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Thread: Positioning Issues

  1. #1
    Join Date
    Jun 2011
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    10

    Default Positioning Issues

    I am the mother to twin girls born at 25 + 6. We started trying at the breast when B was 33 weeks and A was 36 weeks. They are now 38 weeks gestation. I am finding it hard to position them. I have large breasts, and it seems if I hold them cross cradle, holding my breast from underneath I try to bring the baby to the breast but her body pushes back before I can get her to the nipple. I tried the football hold and it seem like I have to twist my breast to get the nipple to line up. It just seems that most positions feel very awkward and I am trying to bring the baby to the nipple and contorting my breast at the same time, and I spend most of the time trying to position the baby and frustrating them.... I also seem to be better at getting one baby to latch but only on my left breast. I've also tried with them swaddled and unswaddled. Any tips or suggestions for different positions?

  2. #2
    Join Date
    May 2006
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    20,860

    Default Re: Positioning Issues

    My suggestion would be to see a lactation consultant, preferably an IBCLC. With latching issues, particularly with small or premature babies, nothing beats hands-on help!

    Have you tried the side-lying position at all? How about supporting the breast using a rolled-up washcloth or small towel?
    Coolest thing my big girl said recently: "How can you tell the world is moving when you are standing on it?"
    Coolest thing my little girl sang recently: "I love dat one-two pupples!"

  3. #3
    Join Date
    Jun 2006
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    4,894

    Default Re: Positioning Issues

    I agree with seeing a lactation consultant. I don't think I would have ever gotten my preemie to latch without her. It's all so new and much more work for a preemie. Make that two and you might need some extra help. But keep with it. Once they are strong enough and nursing becomes old hat, you will be glad you persevered.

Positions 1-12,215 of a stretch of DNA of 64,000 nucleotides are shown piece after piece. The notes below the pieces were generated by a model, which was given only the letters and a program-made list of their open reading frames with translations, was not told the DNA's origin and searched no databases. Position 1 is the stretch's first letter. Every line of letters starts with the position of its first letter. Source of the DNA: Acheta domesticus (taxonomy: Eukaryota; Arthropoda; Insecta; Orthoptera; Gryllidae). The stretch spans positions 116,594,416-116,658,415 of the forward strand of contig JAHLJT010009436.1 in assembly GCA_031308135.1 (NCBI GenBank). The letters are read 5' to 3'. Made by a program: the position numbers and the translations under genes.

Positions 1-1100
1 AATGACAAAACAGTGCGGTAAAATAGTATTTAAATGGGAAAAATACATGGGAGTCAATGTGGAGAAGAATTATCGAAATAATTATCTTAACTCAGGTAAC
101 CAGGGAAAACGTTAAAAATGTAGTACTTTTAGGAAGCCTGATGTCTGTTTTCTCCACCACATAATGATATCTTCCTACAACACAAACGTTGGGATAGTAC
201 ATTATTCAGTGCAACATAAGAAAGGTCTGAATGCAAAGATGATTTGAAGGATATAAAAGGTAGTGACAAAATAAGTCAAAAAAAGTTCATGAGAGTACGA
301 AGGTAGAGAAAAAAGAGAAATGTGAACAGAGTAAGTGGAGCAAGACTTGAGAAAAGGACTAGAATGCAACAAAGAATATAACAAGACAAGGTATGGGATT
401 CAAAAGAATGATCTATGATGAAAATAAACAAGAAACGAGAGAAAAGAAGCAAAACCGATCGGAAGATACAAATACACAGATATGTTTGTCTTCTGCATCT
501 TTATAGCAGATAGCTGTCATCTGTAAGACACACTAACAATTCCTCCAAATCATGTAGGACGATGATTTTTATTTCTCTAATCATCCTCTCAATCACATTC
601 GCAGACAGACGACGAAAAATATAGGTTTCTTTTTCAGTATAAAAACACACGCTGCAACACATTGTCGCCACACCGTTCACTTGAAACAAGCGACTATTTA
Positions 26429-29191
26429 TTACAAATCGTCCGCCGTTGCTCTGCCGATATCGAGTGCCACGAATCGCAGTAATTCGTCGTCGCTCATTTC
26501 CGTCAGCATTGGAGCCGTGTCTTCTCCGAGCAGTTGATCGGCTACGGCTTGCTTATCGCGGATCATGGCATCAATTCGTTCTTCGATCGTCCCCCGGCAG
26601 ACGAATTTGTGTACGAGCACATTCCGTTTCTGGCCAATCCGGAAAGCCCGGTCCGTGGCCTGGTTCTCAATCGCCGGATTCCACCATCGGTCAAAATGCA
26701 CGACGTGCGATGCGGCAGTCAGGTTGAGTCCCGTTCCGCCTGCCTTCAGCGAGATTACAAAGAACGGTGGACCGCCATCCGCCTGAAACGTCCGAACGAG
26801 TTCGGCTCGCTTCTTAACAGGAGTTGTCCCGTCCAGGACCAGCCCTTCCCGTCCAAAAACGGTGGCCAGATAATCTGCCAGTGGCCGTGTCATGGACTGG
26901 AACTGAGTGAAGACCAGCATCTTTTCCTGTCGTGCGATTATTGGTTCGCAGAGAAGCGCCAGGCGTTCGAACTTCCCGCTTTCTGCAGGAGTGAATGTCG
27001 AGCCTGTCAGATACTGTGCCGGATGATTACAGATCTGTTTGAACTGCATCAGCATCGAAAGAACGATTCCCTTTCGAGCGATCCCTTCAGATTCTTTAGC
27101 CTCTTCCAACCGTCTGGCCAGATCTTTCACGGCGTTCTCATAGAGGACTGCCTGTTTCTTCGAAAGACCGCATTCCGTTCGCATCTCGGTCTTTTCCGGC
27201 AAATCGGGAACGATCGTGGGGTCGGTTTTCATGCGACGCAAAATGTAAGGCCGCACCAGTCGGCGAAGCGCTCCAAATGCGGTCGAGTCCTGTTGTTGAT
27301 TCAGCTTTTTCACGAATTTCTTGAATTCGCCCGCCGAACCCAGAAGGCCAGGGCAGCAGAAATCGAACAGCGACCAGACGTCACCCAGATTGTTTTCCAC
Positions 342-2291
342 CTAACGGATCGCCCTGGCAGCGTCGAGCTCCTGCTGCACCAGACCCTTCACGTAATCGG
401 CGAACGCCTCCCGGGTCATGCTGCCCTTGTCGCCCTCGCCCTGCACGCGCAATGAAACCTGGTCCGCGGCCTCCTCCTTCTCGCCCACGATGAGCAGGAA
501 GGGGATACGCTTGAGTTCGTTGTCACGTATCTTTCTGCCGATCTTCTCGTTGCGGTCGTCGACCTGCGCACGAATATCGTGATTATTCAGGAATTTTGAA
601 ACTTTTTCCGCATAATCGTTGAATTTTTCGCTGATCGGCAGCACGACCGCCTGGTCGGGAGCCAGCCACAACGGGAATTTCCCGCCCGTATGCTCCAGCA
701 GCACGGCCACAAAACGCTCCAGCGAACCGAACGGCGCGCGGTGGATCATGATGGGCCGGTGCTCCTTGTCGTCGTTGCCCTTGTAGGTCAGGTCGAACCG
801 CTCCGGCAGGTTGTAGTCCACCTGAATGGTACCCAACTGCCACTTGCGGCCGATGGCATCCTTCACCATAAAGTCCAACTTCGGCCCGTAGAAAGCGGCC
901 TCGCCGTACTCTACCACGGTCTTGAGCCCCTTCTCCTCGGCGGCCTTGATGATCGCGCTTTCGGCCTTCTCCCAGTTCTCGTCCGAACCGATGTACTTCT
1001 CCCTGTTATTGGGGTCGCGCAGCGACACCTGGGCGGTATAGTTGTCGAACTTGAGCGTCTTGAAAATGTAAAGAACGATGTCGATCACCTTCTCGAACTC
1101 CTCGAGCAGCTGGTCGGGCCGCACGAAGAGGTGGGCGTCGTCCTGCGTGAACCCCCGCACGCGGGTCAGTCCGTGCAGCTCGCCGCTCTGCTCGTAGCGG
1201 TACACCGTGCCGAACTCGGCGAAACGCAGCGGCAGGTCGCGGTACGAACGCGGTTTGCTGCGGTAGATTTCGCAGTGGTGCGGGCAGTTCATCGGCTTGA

If you obey all the rules, you miss all the fun. - Katharine Hepburn

  4. #4
    Join Date
    Jun 2011
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    10

    Default Re: Positioning Issues

    I did see a lactation consultant on 2 occasions and while they helped in some areas. The positioning help left me even more uncomfortable. I could certainly try the rolled up towel approach tonight when I see them. They are currently still in NICU.

    They have us on a nipple shield now. And I actually got B to latch yesterday with it, but what a pain to use those! I was hoping maybe if I fixed my positioning issues I could get them to latch the normal way.
    Last edited by @llli*freemaka; June 14th, 2011 at 01:50 PM.

  5. #5
    Join Date
    Jun 2006
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    4,894

    Default Re: Positioning Issues

    Quote Originally Posted by @llli*freemaka View Post
    I did see a lactation consultant on 2 occasions and while they helped in some areas. The positioning help left me even more uncomfortable. I could certainly try the rolled up towel approach tonight when I see them. They are currently still in NICU.